groupthink


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  • noun

Words related to groupthink

decision making by a group (especially in a manner that discourages creativity or individual responsibility)

References in periodicals archive ?
To be sure, we ought to be cautious about using groupthink to interpret academic ideology in the humanities and social sciences.
The big danger is when this fear becomes such a drug that they go in search of anti-green evidence to feed their addiction - the BBC's chief environmental correspondent even flew to Midway in the middle of the Pacific looking for plastic bags as his fix, Hilary Benn is so consumed by this groupthink that he can't complete a sentence unless it contains at least one reference to climate change.
Janis introduced the concept of groupthink in his 1972 article, Groupthink: The Desperate Drive for Consensus at Any Cost.
It is testimony to the tyrannical groupthink now forcing the pace on this issue that John Howard should be criticised for taking a sceptical view of the theory of global warming.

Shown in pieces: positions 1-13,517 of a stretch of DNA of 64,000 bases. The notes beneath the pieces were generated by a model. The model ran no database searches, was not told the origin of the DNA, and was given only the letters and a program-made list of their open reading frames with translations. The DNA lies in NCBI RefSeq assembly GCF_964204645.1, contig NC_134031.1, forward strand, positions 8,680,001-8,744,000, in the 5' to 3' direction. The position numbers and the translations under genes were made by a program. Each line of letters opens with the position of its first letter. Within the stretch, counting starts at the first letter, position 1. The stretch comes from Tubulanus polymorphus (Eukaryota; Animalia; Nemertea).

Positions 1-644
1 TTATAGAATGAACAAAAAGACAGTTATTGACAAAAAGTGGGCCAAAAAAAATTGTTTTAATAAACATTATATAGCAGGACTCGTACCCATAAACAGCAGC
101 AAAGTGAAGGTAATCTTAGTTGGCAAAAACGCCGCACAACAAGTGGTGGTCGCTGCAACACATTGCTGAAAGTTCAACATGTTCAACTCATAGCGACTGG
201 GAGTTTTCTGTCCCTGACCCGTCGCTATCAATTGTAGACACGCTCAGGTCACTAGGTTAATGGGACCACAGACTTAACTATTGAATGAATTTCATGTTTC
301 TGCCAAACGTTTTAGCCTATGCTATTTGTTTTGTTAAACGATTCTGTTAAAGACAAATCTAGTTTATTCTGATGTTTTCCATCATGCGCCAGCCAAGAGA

Organizations containing homogeneous collections of employees are at risk of pitfalls such as groupthink, polarity, etc.
The perspectives--the rational actor model, cognition, domestic politics, groupthink, and government politics--are evaluated using evidence from August to November 1990 leading to the 1991 Persian Gulf War.
Author Irving Janis first described groupthink in 1971 as part of his ground-breaking study of the Kennedy Administration's conduct of the disastrous Bay of Pigs invasion.
Can that image be extended to a business meeting experiencing groupthink over a hare-brained proposal supported by the boss or a majority of the group?
If you want my opinion, I need to not read the articles so I don't get caught in the groupthink.
In the end, Fjelstad challenged the audience to avoid groupthink and play devil's advocate even when--especially when--the other side of an argument claims to have the moral high ground.
Of course, conservative think tanks have no monopoly on ridiculous theories, sloppy research, agenda-driven reasoning, and pathological groupthink.
We discuss the relevant background literature and the strategy used to minimize groupthink and escalation of commitment issues often present in faculty decision-making.
This uncritical groupthink will destroy public education unless we wake up, form alliances and tell the public the truth.
There are a couple of ideas that network managers can use to insulate themselves from the groupthink that masquerades as cost-cutting, but can more accurately be termed opportunity-slashing.